Such silliness - - - one need only exclude all the non-verifiable data [about 94% to 96%, since the CIA has spent so much money peddling disinformation], just finished the last book of over 700 books on the JFK assassination I've read and studied - - The Man Who Knew Too Much, by Dick Russell, who must be either the world's worst investigative journalist, or this was another disinformational, planted book - - and compare the verifiable data to the declassified documents from the CIA, State, FBI, INS, et cetera [much thanks to Mary Ferrell and the Mary Ferrell Foundation] and one ends up with the shooters having been Jean Rene Souetre [OAS], Mozes Maschkivitzan [Belgian criminal and CIA contract killer], Lazlo the Hungarian [OAS] and Lucien Conein [CIA] - - kill shots most likely from Souetre and Maschkivitzan, with Conein missing from atop the Dal-Tex Building. The planners: Allen Dulles, William Harvey, Tracy Barnes [Dulles' cousin on the Lansing side] and McGeorge Bundy.
charlietwo June 2013
If you like complexity in the style of LeCarre where several separate webs are eventually woven into one then this is for you.
Best novel I've read this year. Contrary to the comment below, the switching back and forth between the bad guy and the hero made the book, in my opinion.
Great finish against all odds. A bit tedious when the same events were told in different perspective by Oswald, the master mind and the sixty seven year old Swagger. Yes, both cliche and authentic in this original JFK assassin tale.
ENFPWOMAN: suggest you go back and read Hunter from the start of the Earl Swagger books, then the Bob Lee Swagger books. Good sized public libraries have most of them. Indeed, you have found a treasure.
I've read all of his books at least twice.
You will recognize the great book, "Point of Impact," as the basis for the movie "Sniper," with Mark Wahlberg as Bob Lee.
The writing here is of a very high calibre. I'm only 48 pages into this book (my first Stephen Hunter novel), and I find myself re-reading certain sentences/paragraphs, enjoying the sheer beauty with which Hunter caresses the language. Hunter's 15 novels look like a treasure revealed.
"Like James Ellroy's American Tabloid (but set mostly in the present) or Stephen King's 11/22/63 (without the time travel), The Third Bullet reimagines the events surrounding the 1963 assassination of President John F. Kennedy - and comes up with a conspiracy-heavy yet plausible scenario for what really happened that day. In this 8th thriller starring Bob Lee Swagger, we find the Vietnam vet drawn into investigating the murder of a novelist who'd been researching the assassination, and from there into the conspiracies swirling around JFK's death. In addition to great writing, conspiracy theories, and ballistics details, fans will enjoy the connections author Stephen Hunter draws between himself (and Bob Lee Swagger) and the dead novelist (and the hero he wrote about, Billy Don Trueheart)." February 2013 Thrillers and Suspense newsletter http://www.nextreads.com/Display2.aspx?SID=5acc8fc1-4e91-4ebe-906d-f8fc5e82a8e0&N=599486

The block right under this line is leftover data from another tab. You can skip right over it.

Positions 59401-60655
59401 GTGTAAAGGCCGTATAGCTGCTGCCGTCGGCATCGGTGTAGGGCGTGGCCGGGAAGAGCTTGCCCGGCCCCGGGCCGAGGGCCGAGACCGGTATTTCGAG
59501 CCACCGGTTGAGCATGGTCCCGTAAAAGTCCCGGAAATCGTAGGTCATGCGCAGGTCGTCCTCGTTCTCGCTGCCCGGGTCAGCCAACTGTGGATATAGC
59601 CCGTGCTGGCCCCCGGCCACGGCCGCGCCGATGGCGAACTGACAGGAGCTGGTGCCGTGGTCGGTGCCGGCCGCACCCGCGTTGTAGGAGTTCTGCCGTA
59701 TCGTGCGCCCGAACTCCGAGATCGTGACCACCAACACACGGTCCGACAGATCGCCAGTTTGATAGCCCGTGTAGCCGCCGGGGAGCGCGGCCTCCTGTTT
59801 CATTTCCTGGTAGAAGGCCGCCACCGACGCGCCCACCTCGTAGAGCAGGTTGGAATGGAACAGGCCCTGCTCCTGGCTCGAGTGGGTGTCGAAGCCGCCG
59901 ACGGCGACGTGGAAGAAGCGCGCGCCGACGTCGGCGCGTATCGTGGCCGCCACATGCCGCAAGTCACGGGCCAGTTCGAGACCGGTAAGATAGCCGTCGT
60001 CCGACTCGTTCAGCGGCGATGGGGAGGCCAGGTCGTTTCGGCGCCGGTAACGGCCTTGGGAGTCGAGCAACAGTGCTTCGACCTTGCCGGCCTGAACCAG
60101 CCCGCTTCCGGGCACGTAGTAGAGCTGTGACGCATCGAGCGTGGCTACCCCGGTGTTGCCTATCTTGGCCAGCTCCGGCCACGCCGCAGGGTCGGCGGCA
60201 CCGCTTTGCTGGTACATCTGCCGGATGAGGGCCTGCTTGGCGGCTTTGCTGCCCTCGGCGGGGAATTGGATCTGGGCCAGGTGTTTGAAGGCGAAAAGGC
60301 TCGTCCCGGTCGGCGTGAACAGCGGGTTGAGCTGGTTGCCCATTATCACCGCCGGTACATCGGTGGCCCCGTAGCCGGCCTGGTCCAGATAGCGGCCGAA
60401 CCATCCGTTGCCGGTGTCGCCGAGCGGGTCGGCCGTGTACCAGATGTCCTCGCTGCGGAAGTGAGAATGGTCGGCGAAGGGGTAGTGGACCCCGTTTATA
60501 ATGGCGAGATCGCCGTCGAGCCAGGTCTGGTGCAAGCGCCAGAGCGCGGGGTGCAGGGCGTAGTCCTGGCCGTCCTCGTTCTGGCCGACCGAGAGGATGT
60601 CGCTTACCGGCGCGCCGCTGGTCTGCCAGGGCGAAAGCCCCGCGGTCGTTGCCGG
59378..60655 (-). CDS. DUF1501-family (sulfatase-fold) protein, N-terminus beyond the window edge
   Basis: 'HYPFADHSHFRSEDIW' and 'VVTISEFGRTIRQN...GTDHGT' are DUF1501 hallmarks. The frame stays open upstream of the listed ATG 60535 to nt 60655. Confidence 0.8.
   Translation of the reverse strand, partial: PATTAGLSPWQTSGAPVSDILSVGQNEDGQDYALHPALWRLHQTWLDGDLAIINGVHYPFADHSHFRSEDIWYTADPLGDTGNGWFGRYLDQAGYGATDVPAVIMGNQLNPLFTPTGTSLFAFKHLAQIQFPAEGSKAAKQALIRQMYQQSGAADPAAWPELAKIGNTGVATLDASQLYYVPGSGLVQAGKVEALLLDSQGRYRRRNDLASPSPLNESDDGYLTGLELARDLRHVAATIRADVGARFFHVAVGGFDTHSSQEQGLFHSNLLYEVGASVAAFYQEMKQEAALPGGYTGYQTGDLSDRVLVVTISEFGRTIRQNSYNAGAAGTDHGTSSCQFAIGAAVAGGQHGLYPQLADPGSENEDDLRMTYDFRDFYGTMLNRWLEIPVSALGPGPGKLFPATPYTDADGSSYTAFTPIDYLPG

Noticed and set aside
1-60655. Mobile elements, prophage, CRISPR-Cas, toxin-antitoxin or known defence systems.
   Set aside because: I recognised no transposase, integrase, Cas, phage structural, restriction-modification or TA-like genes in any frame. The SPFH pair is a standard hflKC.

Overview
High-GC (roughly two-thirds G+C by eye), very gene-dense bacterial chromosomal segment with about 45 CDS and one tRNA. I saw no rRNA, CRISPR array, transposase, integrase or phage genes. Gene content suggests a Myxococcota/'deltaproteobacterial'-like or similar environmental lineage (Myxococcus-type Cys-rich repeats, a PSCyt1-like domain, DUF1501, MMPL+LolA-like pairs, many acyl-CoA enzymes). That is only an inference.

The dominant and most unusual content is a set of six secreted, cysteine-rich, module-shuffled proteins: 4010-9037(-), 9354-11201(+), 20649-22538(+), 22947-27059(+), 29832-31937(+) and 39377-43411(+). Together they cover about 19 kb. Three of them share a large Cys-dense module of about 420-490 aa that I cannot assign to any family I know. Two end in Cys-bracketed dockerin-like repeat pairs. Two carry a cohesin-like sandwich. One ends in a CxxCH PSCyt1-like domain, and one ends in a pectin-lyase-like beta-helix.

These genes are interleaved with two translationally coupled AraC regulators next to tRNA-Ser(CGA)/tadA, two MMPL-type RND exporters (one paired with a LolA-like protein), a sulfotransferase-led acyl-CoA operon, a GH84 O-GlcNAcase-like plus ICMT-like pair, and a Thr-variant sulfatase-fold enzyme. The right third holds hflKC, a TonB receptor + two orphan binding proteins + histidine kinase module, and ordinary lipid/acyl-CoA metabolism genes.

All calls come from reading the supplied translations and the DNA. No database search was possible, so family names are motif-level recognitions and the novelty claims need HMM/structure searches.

Old Bob Lee strikes again and does a great job of it. Most complex in its simple way.
Perhaps the world doesn't need another JFK conspiracy theory novel, but this is an excellent read, with a plausible story-line, excellent character development, particularly the "Ivy" CIA agent, in full blossomed arrogance and pomposity and of course heroic linchpin, Bob Lee Swagger. In full disclosure, this is not a typical Swagger, "shoot 'em up" but is more intellectually based. As Hunter notes in acknowledgements, he doesn't alter the generally accepted knowns surrounding the actual event, but does spice the arena with just enough possibilities to make you think and have an enjoyable read. It's very well done.
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